Carmel, Indiana has been replacing signaled intersections since the late 1990s, earning the city international recognition for its use of what many argue is a much safer road design. While roundabouts have both advantages and disadvantages, they are so popular in Carmel that the city now has over 142 roundabouts — more than any other American city.
As state and local governments across the US decide whether roundabouts or intersections are best, it should be remembered that no traffic design will ever be accident-proof. But does the evidence support Carmel’s embrace of roundabouts? Our experienced car accident attorneys at Sevenish Law Firm take a look.
What Are Roundabouts?
Also known as traffic circles, roundabouts are alternatives to signaled intersections. The simplest roundabouts are circular one-lane intersections or junctions in which traffic is allowed to flow in only one direction around a central island. Cars enter the roundabout when traffic allows but priority is given to the vehicles already in the traffic circle. There are more complicated designs such as multilane and double teardrop roundabouts.
This traffic design is so widespread in Carmel that the city has become known as the Roundabout Capital of the United States. Carmel even offers an informational brochure on the city’s website that instructs drivers on how to use roundabouts. Although this raises an interesting objection to the roundabout – namely that many drivers are unfamiliar with them – Carmel claims that they make traffic safer and offer a number of other advantages.
What Does the Data Say?
Are roundabouts safer than intersections? It is widely accepted that Carmel’s use of traffic circles has reduced automobile accidents, including serious wrecks with injuries. Even though Carmel’s population has quadrupled since the 1990s, when the city began implementing these traffic designs, accidents with injury have decreased by 78% in places where roundabouts have replaced traditional intersections.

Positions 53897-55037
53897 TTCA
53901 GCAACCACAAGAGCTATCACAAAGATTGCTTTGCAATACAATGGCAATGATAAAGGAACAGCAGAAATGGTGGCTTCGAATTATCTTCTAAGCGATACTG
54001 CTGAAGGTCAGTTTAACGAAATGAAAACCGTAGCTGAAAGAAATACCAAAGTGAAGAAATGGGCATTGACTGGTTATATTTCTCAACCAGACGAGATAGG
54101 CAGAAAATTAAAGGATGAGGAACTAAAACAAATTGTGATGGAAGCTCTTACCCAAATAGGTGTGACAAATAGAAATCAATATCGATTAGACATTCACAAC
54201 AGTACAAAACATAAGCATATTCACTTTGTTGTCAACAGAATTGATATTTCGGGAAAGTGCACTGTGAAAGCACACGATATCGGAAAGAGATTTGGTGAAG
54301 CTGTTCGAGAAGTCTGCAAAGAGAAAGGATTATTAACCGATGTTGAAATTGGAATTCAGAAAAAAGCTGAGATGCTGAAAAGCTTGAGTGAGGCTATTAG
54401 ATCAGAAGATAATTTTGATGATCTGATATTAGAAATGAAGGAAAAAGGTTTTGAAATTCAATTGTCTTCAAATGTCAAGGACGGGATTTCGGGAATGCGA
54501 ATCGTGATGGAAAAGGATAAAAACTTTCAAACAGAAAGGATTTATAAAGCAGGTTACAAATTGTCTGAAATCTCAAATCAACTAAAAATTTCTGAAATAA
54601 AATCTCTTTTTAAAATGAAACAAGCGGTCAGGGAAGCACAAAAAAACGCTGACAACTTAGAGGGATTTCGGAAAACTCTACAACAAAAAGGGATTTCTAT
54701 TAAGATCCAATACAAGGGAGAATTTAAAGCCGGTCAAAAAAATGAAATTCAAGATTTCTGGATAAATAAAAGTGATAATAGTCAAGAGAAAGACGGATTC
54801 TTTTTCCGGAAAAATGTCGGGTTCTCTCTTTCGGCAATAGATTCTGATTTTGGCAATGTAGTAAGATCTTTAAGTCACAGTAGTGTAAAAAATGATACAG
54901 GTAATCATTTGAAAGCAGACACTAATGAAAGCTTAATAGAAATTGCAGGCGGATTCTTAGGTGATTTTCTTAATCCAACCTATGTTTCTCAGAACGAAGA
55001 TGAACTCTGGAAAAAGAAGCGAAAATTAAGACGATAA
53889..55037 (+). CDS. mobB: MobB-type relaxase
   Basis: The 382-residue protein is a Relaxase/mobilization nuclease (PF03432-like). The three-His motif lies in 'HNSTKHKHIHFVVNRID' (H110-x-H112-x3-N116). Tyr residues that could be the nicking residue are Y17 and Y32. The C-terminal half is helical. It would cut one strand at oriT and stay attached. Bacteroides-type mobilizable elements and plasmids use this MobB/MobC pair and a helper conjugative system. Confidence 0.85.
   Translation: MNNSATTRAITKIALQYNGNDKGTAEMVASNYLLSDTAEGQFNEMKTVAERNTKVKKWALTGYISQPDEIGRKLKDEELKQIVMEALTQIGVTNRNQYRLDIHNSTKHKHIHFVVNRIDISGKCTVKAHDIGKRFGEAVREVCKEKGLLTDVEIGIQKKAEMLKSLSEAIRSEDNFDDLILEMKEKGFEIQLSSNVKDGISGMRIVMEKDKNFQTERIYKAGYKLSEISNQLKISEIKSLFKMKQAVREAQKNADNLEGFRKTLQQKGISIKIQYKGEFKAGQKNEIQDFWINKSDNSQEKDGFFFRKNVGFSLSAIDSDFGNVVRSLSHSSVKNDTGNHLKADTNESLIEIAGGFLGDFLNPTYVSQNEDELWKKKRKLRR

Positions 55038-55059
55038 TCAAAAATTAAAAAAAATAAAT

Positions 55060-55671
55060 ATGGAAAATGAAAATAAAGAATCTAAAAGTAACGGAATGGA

In 2021, only one fatal accident happened at a roundabout in Carmel while all the rest occurred at intersections with a stop sign on a two-lane road or a divided highway.
A recent study from the Insurance Institute for Highway Safety found that the double-teardrop design that Carmel installed at several busy intersections reduced injury-causing crashes by 84 percent and all crashes by nearly two-thirds.
Meanwhile, single-lane roundabouts caused a decrease in total crashes and property-damage-only crashes by 51 percent and 50 percent, respectively. Finally, while multilane roundabouts were associated with increases in the total number of accidents and property-damage wrecks, injury crashes dropped by 15 percent.
What Are the Benefits and Drawbacks of Roundabouts?
Carmel’s enthusiastic adoption of the roundabout has demonstrated that there are both pros and cons to this traffic design.
The advantages of roundabouts include: